As a brutal heat wave persists, natural gas consumption will hit record highs to meet the intense demand for air conditioning, according to federal energy forecasts.

In its most recent Short-Term Energy Outlook, the Energy Information Administration is predicting about 4% more electricity generation from natural gas in July and August than the same two months in 2022.

Natural gas will provide about 46% of U.S. electricity for those two months, according to EIA's forecast. EIA expects a 6% increase in electricity generation from renewables and a 2% increase from nuclear energy in July and August 2023 compared with the same period in 2022.

For all of 2023, the share of natural gas generation is expected to jump to 41%, compared to 39% last year. The share of renewable generation is expected to climb from 22% in 2022 to 23% in 2023, while nuclear power's share will hold steady at 19% for both years. Between June 2022 and June 2023, the industry will have added 16 gigawatts of solar capacity (a 25% increase) and 8 GW of wind capacity (a 6% increase).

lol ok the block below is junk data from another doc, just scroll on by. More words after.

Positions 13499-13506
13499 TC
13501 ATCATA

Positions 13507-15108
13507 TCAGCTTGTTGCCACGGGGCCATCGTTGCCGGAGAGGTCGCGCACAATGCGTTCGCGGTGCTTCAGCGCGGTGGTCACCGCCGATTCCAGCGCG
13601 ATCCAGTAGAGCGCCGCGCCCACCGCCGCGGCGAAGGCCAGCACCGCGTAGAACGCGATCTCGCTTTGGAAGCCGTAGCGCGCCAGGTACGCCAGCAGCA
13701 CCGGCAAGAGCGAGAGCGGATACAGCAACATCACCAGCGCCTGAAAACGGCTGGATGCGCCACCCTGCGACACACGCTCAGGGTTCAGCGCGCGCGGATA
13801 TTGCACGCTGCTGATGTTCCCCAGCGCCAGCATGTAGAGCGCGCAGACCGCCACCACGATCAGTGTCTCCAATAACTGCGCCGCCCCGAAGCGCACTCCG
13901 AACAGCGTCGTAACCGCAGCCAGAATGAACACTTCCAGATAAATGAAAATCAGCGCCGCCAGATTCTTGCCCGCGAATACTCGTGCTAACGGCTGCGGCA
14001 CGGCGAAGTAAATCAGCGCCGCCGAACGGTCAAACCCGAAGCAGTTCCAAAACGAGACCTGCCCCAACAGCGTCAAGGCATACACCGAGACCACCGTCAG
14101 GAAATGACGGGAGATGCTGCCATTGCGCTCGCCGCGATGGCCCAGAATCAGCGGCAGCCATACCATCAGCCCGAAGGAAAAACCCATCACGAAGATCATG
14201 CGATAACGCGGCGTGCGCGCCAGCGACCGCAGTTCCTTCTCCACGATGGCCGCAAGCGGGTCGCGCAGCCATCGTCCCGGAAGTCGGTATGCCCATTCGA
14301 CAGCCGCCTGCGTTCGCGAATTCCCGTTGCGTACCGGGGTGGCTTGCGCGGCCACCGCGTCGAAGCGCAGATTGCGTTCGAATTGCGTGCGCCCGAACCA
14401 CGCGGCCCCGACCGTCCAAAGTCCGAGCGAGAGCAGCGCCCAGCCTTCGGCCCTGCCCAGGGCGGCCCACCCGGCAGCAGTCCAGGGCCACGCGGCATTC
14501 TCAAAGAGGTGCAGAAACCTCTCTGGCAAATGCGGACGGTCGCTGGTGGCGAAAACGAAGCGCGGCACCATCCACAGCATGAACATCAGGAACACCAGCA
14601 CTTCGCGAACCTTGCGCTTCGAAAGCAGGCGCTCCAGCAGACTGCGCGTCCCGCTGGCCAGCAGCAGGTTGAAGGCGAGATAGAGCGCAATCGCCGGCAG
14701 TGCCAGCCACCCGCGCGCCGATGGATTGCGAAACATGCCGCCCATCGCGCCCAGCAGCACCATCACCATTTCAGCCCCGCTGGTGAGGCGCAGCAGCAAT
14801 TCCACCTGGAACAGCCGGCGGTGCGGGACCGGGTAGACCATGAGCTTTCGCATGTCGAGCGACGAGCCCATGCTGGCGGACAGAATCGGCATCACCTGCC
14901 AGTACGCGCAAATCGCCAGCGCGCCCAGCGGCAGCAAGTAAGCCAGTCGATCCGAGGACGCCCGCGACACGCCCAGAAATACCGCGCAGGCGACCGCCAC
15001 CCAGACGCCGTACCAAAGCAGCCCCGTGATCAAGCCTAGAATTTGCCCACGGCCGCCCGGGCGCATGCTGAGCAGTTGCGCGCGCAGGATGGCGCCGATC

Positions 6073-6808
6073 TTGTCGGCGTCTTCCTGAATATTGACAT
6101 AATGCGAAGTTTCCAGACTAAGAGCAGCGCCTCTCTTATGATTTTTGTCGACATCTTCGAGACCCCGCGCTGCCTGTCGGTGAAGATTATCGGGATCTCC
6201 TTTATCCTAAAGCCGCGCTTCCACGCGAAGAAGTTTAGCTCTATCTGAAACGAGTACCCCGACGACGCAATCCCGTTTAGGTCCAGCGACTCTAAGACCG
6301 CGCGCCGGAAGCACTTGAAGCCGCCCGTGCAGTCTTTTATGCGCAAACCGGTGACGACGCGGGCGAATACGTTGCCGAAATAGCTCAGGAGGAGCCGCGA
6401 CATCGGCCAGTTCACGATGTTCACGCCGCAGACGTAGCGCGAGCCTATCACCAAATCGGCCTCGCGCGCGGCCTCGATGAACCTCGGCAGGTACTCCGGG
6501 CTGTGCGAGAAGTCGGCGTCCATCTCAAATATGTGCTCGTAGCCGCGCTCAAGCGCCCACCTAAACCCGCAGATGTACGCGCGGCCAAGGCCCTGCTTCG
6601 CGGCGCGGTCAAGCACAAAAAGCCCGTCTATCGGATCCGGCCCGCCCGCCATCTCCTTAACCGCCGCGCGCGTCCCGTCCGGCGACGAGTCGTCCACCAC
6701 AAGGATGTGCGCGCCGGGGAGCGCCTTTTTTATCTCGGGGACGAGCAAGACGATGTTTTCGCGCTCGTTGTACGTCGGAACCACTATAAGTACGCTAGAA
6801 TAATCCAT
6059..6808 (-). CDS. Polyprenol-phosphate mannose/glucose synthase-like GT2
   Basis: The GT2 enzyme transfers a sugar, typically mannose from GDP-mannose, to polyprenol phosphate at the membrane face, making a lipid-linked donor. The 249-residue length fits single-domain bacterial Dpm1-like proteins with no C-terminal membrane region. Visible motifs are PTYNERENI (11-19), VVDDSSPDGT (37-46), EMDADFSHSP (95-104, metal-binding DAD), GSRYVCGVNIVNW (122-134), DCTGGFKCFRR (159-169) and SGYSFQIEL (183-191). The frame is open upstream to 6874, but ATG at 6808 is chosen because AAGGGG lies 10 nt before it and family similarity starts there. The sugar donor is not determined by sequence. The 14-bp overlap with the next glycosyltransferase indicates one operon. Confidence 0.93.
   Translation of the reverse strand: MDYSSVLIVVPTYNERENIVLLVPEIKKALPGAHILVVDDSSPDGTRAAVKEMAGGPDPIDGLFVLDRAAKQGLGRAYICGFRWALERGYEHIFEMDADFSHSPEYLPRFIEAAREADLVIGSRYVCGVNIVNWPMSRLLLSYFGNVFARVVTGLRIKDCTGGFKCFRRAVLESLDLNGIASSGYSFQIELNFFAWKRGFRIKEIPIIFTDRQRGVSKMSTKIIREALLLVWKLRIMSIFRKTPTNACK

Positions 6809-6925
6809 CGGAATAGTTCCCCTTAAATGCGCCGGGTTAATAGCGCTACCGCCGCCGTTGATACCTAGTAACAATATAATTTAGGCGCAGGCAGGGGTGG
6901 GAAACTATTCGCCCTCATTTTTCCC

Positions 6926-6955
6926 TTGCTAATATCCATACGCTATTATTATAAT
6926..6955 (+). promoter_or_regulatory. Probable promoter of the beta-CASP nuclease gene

Meanwhile, the share of coal generation is expected to drop to 16% this year from 20% last year due to plant retirements and reduced utilization of remaining plants. In 2023, plant retirements have totaled more than 10,000 megawatts, and EIA expects 18% less coal generation during the second half of this year compared with the second half of 2022.

“This is an interesting time to monitor the United States' electricity mix. As coal provides less and less power to the grid, we expect the contributions of natural gas and renewables, in particular, to increase," said EIA Administrator Joe DeCarolis.

The U.S. benchmark Henry Hub natural gas spot price has been trending lower this year compared with 2022, when it averaged $6.42 per million British thermal units (MMBtu), according to the report. Since February, the Henry Hub spot price has averaged about $2.50/MMBtu every month.

The lower prices in the first half of the year “are a result of increases in dry natural production, lower-than-average consumption due to mild winter weather and the resulting higher-than-average storage inventories," the report said.